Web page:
To quote the album, this little collection is actually very much a gift you can’t ignore. Or shouldn’t ignore at least. The music scene could always benefit from more true to soul rock bands, and in the right hands these guys will really turn some heads. They sound like a successful garage band tale and I think they’re on to something. Due to some pressures, they scrambled a bit to find the best material for their release and in this case, three was the magic number. I’d suggest you tune in to see what’s next because this is just the beginning.
The Concussion Theory, a southern band from Virginia, named themselves after the theory that states releasing explosives and artillery into the atmospheres will result in rainfall. With such a vivid and interesting moniker, the band does emit quite a unique and somewhat explosive sound and style. The Concussion Theory is the band’s debut release and they will soon embark on a tour to shower the east coast with their explosive and sometimes soothing alternative and punk rock inspired sounds.
The concept behind the album is based on the everyday experiences of the modern day human, and within every track The ConcussionTheory takes a stab at divulging every aspect of some of life’s mundane situations. “Anchor” kicks off the album and seems to harp about a relationship ending; "Two mortals wrapped in our mortal coil… You're so goddamn demanding stop standing in my way, anchor, you're pulling me down.” The song is very upbeat and is both pessimistic and optimistic at the same time, it is definitely a ballad to overcome the ends of a bad relationship; a great song to blast at high volume and scream at the top of your lungs.
“Oh Brother,” is another song with some serious connotations. This track seems to be about someone who is drowning in addiction and negative attractions. The lyrics tell us a descriptive story about trying to help a struggling friend, “Oh brother, how about you put that bottle down, you won't find me there at the bottom.” Another track “Beacon,” is about falling in love; “I will fall in love the way I fall asleep, slowly, then all at once.” This track has a seriously infectious melody that may be due to the rising and falling vocals.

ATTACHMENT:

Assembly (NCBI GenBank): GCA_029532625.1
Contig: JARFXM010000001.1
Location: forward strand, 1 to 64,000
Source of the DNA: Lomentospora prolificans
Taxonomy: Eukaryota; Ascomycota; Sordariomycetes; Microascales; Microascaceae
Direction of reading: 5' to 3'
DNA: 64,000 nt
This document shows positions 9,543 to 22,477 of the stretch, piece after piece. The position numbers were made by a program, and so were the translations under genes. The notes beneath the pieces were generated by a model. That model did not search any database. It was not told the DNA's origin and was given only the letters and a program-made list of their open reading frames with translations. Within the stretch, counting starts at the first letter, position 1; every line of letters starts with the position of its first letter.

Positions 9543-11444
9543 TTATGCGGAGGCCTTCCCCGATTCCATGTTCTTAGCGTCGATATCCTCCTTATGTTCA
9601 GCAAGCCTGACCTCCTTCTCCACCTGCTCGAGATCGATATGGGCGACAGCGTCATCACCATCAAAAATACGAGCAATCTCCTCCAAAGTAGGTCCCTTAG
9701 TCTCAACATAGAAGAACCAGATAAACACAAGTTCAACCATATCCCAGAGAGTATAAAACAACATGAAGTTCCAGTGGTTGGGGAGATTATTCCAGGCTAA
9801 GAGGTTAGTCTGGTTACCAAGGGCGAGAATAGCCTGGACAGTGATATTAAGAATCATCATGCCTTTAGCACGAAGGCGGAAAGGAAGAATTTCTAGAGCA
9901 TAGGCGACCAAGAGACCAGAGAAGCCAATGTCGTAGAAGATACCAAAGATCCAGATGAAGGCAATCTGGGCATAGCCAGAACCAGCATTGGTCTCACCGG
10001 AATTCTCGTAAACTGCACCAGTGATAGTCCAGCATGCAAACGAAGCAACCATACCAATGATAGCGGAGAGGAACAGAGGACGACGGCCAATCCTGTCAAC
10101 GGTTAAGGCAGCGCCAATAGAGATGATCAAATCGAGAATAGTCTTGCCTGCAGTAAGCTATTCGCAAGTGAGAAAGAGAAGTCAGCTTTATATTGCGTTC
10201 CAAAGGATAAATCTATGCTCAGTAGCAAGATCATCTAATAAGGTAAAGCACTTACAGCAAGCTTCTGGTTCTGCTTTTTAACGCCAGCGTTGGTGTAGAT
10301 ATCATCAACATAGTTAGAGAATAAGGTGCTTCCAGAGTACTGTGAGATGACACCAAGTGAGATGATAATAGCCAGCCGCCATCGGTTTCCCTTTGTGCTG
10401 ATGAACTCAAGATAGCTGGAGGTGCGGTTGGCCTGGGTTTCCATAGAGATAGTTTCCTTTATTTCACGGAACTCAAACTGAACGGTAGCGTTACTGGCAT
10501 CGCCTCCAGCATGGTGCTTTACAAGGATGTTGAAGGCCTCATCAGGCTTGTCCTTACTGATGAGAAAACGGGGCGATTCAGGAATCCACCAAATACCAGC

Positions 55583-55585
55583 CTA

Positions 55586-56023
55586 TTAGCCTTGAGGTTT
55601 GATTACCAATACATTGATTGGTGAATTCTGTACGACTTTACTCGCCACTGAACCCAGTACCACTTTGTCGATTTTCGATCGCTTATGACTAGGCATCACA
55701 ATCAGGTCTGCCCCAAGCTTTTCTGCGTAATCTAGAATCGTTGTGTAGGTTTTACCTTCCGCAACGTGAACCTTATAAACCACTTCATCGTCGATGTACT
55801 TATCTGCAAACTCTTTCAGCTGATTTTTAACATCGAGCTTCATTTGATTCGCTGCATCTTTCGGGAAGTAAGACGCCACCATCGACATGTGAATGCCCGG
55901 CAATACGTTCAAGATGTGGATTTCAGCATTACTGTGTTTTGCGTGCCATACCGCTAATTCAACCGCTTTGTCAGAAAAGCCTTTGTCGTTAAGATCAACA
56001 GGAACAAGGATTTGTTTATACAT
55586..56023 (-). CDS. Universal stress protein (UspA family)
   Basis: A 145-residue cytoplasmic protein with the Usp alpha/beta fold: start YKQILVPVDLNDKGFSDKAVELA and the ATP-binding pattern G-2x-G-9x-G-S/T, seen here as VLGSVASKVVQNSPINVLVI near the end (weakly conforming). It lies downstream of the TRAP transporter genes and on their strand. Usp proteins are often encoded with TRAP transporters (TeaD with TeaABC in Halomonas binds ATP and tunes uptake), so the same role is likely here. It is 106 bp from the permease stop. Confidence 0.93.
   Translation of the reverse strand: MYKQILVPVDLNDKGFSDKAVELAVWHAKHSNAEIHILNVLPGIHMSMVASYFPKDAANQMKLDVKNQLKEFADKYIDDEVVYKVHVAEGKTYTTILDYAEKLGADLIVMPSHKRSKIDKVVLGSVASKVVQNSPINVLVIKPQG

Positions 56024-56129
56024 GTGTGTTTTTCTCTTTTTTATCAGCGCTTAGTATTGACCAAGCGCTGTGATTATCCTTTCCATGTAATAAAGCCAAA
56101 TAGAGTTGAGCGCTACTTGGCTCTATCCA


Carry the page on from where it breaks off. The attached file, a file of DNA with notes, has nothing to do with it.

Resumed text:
The songs found within this album are passionate, genuine and high energy. You can’t find yourself falling asleep to any of the tracks within this album. Despite being definably rock and sometimes brash, The Concussion Theory manages to have an alluring persona that makes this album a solid listen. Sound quality is also great which makes this release a success in every aspect.
PopDose calls Organ Donor Blues, “11 tracks and no filler. The first sign that an album is good….top-notch arrangements being the second….(this album) fits the necessary requirements perfectly and then some." I have to agree. If Tom Petty had a horn section and lived in Tennessee this would be an amicable showing. You don’t hear Americana Rock with studly brass and bold backups very often if ever. John Velghe & The Prodigal Sons embodies the urgency of Townes Vanzandt in a package similar to Wilco. The album discusses social distance as well as relationship growth creating one great musical conversation.
Within these tracks is definitely a story worth hearing. You have to listen closely however because there are many layers to the sound just as there are many layers to our own life experiences. Some are bright while others are dark; some need time to fully appreciate where others are immediately satisfying.